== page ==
CHARLESTON – A woman who filed suit against the State over two years after tripping on a pavement indentation in a state park will not be able to proceed after the state Supreme Court ruled that she filed her complaint outside the statute of limitations.

The court voted unanimously on June 28 to affirm the dismissal of the case by the Circuit Court of Summers County.

Plaintiff/petitioner Beverly Saunders filed a personal injury complaint for damages against Frank Jezioro, director of the West Virginia Division of Natural Resources, on Aug. 29, 2011. Saunders alleged that she had fallen and been injured after tripping on an indentation on the blacktop at Pipestem Resort State Park Amphitheater on Aug. 1, 2009.

It was undisputed, the opinion states, that Saunders timely mailed the pre-suit notice of her claim to the state Attorney General, pursuant to West Virginia Code § 55-17-3, on July 19, 2011, with return receipt signed on July 20, 2011. It was also undisputed that her complaint was filed on Aug. 29, 2011.

And therein lies the rub.

“The circuit court opined that the statute of limitations for petitioner’s personal injury action began to run on August 1, 2009, the date of her injury," the opinion says. “The circuit court further ruled that petitioner properly served pre-suit notice on July 19, 2011, and the date of the return receipt was July 20, 2011.

“Therefore, the thirty day tolling period began on July 20, 2011. Also, the circuit court found that the last day for petitioner to timely file suit was on August 20, 2011. Since petitioner filed her complaint nine day later, on August 29, 2011, the circuit court ruled that petitioner’s complaint was untimely filed. It is from this order that petitioner now appeals.”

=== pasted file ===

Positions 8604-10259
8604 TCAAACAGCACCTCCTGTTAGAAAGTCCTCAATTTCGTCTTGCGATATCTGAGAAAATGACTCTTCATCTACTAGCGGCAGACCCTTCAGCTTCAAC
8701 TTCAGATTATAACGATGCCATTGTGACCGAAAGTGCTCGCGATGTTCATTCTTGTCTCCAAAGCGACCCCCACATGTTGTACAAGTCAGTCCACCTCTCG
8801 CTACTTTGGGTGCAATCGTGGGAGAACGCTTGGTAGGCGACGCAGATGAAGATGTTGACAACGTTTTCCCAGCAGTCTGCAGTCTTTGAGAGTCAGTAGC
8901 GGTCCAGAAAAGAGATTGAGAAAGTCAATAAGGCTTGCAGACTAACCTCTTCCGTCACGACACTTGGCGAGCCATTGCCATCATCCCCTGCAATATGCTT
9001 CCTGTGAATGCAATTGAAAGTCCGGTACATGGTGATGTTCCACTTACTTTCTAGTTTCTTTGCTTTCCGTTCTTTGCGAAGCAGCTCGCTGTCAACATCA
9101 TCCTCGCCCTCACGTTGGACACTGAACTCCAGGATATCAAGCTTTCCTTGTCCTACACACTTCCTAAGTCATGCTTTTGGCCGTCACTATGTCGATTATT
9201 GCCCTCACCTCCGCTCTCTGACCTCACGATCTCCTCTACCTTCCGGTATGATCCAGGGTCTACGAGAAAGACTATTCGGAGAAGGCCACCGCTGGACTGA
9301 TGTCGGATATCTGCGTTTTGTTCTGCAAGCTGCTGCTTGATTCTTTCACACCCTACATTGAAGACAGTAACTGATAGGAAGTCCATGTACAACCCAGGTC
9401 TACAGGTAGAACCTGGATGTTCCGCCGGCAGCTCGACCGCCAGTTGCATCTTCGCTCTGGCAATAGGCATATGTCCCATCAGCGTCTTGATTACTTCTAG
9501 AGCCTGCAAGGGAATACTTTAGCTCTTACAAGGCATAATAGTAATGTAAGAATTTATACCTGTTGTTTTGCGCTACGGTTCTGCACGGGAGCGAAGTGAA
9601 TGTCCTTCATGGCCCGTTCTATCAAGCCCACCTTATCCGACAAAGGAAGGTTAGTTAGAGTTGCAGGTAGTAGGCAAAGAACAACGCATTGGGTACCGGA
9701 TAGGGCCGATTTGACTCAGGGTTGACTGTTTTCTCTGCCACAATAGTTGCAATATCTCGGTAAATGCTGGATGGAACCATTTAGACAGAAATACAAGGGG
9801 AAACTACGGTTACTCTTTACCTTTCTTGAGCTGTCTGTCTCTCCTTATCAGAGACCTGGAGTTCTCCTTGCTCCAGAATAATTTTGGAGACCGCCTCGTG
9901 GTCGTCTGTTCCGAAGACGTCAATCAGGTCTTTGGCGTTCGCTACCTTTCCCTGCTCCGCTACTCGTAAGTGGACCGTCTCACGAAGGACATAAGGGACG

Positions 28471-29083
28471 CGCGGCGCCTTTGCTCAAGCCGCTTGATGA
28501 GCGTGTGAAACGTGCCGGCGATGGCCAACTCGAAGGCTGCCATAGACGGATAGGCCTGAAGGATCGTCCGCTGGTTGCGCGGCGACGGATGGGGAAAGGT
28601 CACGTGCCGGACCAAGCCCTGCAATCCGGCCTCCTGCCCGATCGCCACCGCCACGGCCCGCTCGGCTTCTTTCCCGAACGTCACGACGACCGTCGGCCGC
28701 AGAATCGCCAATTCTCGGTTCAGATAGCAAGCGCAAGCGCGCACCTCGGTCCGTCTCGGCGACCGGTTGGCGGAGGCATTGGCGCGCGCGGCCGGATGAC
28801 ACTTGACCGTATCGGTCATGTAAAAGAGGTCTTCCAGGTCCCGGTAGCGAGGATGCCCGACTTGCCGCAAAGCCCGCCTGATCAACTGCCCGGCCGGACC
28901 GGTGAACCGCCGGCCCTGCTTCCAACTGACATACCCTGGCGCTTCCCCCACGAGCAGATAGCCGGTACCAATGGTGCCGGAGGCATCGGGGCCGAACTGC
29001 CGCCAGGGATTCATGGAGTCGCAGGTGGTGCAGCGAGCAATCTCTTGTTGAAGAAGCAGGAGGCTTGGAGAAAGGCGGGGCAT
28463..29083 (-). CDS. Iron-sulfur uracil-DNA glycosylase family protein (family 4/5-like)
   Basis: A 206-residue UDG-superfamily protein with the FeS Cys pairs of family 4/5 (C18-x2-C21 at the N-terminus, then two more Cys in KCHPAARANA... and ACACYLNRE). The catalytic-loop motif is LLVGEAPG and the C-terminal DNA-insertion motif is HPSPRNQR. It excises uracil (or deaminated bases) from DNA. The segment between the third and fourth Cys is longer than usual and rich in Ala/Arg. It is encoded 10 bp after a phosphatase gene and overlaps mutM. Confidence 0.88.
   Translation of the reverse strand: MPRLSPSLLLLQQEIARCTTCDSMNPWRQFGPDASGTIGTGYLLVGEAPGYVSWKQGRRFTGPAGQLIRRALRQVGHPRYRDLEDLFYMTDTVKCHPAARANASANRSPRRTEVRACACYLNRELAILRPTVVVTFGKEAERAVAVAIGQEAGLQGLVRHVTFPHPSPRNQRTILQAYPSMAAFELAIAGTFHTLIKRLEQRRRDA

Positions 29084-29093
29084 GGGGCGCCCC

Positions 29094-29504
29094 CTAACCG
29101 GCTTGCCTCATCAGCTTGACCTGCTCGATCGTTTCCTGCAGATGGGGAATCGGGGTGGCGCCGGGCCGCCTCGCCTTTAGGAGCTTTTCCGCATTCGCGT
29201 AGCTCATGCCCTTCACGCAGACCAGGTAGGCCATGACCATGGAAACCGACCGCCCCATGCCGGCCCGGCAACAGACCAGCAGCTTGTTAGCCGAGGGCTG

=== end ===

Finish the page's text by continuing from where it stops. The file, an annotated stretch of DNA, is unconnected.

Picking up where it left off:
On appeal, Saunders argued that the circuit court misinterpreted the tolling provision of West Virginia Code § 55-17-3. She argued that the two-year statute of limitations should have been suspended for 30 days once the proper pre-suit notice was given. If this were the case, Saunders would have had until Aug. 30, 2011, to file her complaint and the complaint would have been ruled timely.

The State argued that since Saunders filed the notice inside the final 30 days of the statute of limitations, the complaint had to be filed 30 days from the date of reception of the notice. It was not the intention of the Legislature to automatically add 30 days on to the statute of limitations after a notice is filed, the State asserted.

“Petitioner’s statute of limitations was set to expire on August 1, 2011. However, under the facts of this case and the plain language of the statute, the expiration of the applicable statute of limitations was tolled for thirty days from the date of the return receipt on July 20, 2011, to allow petitioner to properly comply with the statute,” the court reasoned.

“Thus, under the plain language of the statute, petitioner’s complaint should have been filed no later than August 20, 2011. Therefore, petitioner’s complaint filed on August 29, 2011, was untimely.”

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